3. James Rungaru (Chuo Hatsujo) - 2:08:25 - PB
4. Shohei Otsuka (Kyudenko) - 2:08:33
5. Ryu Takaku (Yakult) - 2:08:38
6. Daisuke Uekado (Otsuka Seigaku) - 2:08:56
7. Kohei Futaoka (Chudenko) - 2:09:14 - PB
8. Masaya Taguchi (Honda) - 2:09:35 - PB
9. Toshiki Sadakata (Mitsubishi Juko) - 2:10:31
10. Takuma Kumagai (Sumitomo Kaijo) - 2:10:41 - PB
11. Ryota Komori (NTN) - 2:11:32
12. Yuki Kawauchi (ANDS) - 2:11:33
13. Asuka Tanaka (Runlife) - 2:11:58
14. Ser-Od Bat-Ochir (Mongolia) - 2:12:06
15. Yusuke Tobimatsu (Hioki City Hall) - 2:13:24
16. Yuto Yamaki (SG Holdings) - 2:13:25
17. Jo Fukuda (NN Running Team) - 2:13:34
18. Shuho Dairokuno (Asahi Kasei) - 2:13:45
19. Kento Otsu (Toyota Kyushu) - 2:13:57
20. Taira Kato (Shindengen Kogyo) - 2:14:16
21. Tsuyoshi Yotsuki (Toyota SC) - 2:14:31
22. Shoma Yamamoto (NTT Nishi Nihon) - 2:14:38
23. Kazuya Azegami (Toyota) - 2:15:47
24. Takaki Mori (Montblanc) - 2:16:13
25. Toru Somiya (Mitsuji Club) - 2:16:15
80. Ryo Kaneko (Saitama Namerakawa RC) - 2:30:43
DNF - Nicholas Kosimbei (YKK)
DNF - Paul Kuira (JR Higashi Nihon)
DNF - Yuta Shitara (Honda)

photo © 2021 Mika Tokairin, all rights reserved
text © 2021 Brett Larner, all rights reserved

Buy Me A Coffee


RigaJags said…
Fukuoka will be missed.
It was an interesting race, early pace was very good, end result wasn't bad by any means but could have been even better.
Any word on Yuta Shitara pulling out so suddenly?

Thanks a lot for all the live reporting and everything, great work as usual!
Andrew Armiger said…
2nd the inquiry regarding Shitara. Has he had other results between MGC 2019 and this race?
Andrew Armiger said…
I remember now: Shitara did run Tokyo last year, where he famously gunned for the NR in a bid to make the Olympic team.

Most-Read This Week

Kipchoge to Run Tokyo Marathon If It Happens and He Can Get Into Country

On Jan. 19 it was learned that men's marathon world record holder and two-time Olympic marathon gold medalist Eliud Kipchoge , 37, may run the Mar. 6 Tokyo Marathon. Multiple sources involved in the situation said that the Tokyo Marathon organizers have extended an offer to Kipchoge for his participation. If he does run, there is a strong possibility that he will break both the course and all-comers' records of 2:03:58 set in 2017 by Wilson Kipsang  by a wide margin. At the same time, the Omicron coronavirus variant is likely to have a significant impact on the event's chances. The government has banned all non-resident foreigners from entering the country since Nov. 30 last year. Tokyo and other areas of the country are set to enter a partial state of emergency on Jan. 21. And the Tokyo Marathon organizers have established the policy that they will cancel the race if after Feb. 6 the government asks large-scale events to refrain from going forward and it meets the criteria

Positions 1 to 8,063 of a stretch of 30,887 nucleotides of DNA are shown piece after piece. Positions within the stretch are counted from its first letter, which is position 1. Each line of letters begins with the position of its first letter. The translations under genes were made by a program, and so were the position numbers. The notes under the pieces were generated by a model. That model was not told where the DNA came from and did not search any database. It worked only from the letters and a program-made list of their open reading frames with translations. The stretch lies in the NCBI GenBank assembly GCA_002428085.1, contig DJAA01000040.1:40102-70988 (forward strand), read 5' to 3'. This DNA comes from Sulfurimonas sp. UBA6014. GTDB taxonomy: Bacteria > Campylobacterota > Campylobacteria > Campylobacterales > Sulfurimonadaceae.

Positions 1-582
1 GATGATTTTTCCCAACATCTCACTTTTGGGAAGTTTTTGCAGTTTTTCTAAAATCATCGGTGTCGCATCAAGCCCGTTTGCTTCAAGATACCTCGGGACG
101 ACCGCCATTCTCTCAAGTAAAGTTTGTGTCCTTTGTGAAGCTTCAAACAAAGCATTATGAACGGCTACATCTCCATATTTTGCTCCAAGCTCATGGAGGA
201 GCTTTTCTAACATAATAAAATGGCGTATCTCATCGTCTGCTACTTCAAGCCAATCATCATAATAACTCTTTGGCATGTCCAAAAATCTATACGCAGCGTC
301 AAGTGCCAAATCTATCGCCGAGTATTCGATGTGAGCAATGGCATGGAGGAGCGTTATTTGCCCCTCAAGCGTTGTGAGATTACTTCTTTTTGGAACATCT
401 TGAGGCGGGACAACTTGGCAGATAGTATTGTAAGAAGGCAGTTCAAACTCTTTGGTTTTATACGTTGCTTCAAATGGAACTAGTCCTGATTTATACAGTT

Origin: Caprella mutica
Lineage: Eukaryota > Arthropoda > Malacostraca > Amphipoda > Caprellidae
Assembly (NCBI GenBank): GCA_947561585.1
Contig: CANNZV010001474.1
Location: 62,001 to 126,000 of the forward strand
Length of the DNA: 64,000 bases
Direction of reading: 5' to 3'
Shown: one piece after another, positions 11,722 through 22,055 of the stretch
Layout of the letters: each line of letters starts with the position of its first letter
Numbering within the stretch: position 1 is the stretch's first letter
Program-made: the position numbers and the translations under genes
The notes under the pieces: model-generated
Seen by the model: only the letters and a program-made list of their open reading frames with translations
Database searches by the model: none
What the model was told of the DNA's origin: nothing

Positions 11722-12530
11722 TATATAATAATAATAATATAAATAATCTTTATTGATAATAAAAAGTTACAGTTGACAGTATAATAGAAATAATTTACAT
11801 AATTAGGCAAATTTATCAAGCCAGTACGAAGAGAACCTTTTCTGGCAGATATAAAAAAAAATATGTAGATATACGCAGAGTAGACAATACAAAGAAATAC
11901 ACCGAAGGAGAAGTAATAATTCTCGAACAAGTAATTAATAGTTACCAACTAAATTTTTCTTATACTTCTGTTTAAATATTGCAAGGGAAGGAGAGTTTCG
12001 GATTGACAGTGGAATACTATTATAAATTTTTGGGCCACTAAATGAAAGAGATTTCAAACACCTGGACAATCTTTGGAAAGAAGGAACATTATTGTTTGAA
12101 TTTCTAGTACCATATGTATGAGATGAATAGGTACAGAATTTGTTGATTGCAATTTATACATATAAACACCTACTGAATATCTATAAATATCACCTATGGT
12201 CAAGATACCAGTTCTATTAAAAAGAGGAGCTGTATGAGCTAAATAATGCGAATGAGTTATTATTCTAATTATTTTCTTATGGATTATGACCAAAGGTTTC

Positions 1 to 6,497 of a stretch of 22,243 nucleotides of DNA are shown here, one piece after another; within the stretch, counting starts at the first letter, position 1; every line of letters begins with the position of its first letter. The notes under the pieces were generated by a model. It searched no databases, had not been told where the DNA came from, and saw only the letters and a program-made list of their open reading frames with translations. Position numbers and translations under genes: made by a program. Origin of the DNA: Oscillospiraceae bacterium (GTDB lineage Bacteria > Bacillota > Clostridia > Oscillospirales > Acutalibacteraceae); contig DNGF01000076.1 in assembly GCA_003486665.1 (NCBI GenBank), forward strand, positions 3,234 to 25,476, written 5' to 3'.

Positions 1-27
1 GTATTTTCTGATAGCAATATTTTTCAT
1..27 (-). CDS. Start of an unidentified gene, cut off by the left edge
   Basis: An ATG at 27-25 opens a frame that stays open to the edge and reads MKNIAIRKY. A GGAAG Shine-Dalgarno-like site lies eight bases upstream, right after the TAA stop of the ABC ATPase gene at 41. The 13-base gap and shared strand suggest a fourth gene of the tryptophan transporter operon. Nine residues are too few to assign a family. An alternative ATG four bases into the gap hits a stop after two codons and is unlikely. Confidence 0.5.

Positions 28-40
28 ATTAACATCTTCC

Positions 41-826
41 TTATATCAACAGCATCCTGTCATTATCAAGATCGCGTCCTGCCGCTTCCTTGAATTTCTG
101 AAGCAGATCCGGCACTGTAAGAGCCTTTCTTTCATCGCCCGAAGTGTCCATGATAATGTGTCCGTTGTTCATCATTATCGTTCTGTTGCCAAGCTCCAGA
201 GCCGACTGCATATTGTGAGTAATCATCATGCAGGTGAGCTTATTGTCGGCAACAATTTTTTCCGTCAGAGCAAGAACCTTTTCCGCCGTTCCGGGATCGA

Cancelations Hit Beppu-Oita and Nobeoka Marathons

The latest wave of race cancelations sweeping Japan as its coronavirus case numbers climb to record highs hit two elite-level marathons Friday, the Feb. 6 Beppu-Oita Mainichi Marathon and Feb. 13 Nobeoka Nishi Nihon Marathon . Planned as a full-sized race with 4,184 entrants, with just two weeks to go Beppu-Oita announced that in an effort to cope with the worsening situation it was limiting its field to those with sub-2:30 times and their pacers, IPC athletes, and local entrants, all required to be fully vaccinated and tested within a short period before the race. Its new limited field of 543 takes Beppu-Oita back to its roots as an elite-only race, but the remaining 3600+ entrants find themselves out of luck. Just down the coast, Nobeoka took an even more conservative approach. Planned with a field size of only 200 plus an invited athlete field of what would probably have been another 8 or 10, the city government announced on Friday that the race has been canceled outright. In th

Feb. 20 Shonan International Marathon Canceled

Scheduled for Feb. 20, 2022, the 16th Shonan International Marathon has been officially canceled. For everyone who has borne hope through the coronavirus crisis and worked together to bring back mass-participation marathons, we had set as our goal the task of staging an event where everyone could participate safely even in the midst of the pandemic. To that end we were requiring a negative PCR test and full vaccination for all runners, volunteers and staff members, and we are deeply disappointed not to be able to follow through for all of those who understood the need for these requirements and made the brave decision to support them. Our initial plan for implementing the race safely was based on these two requirements and additional countermeasures against the spread of the virus. But with the outbreak of the omicron variant, which has a very short incubation period from infection to expression of the disease that decreases the reliability of PCR testing in the three days before the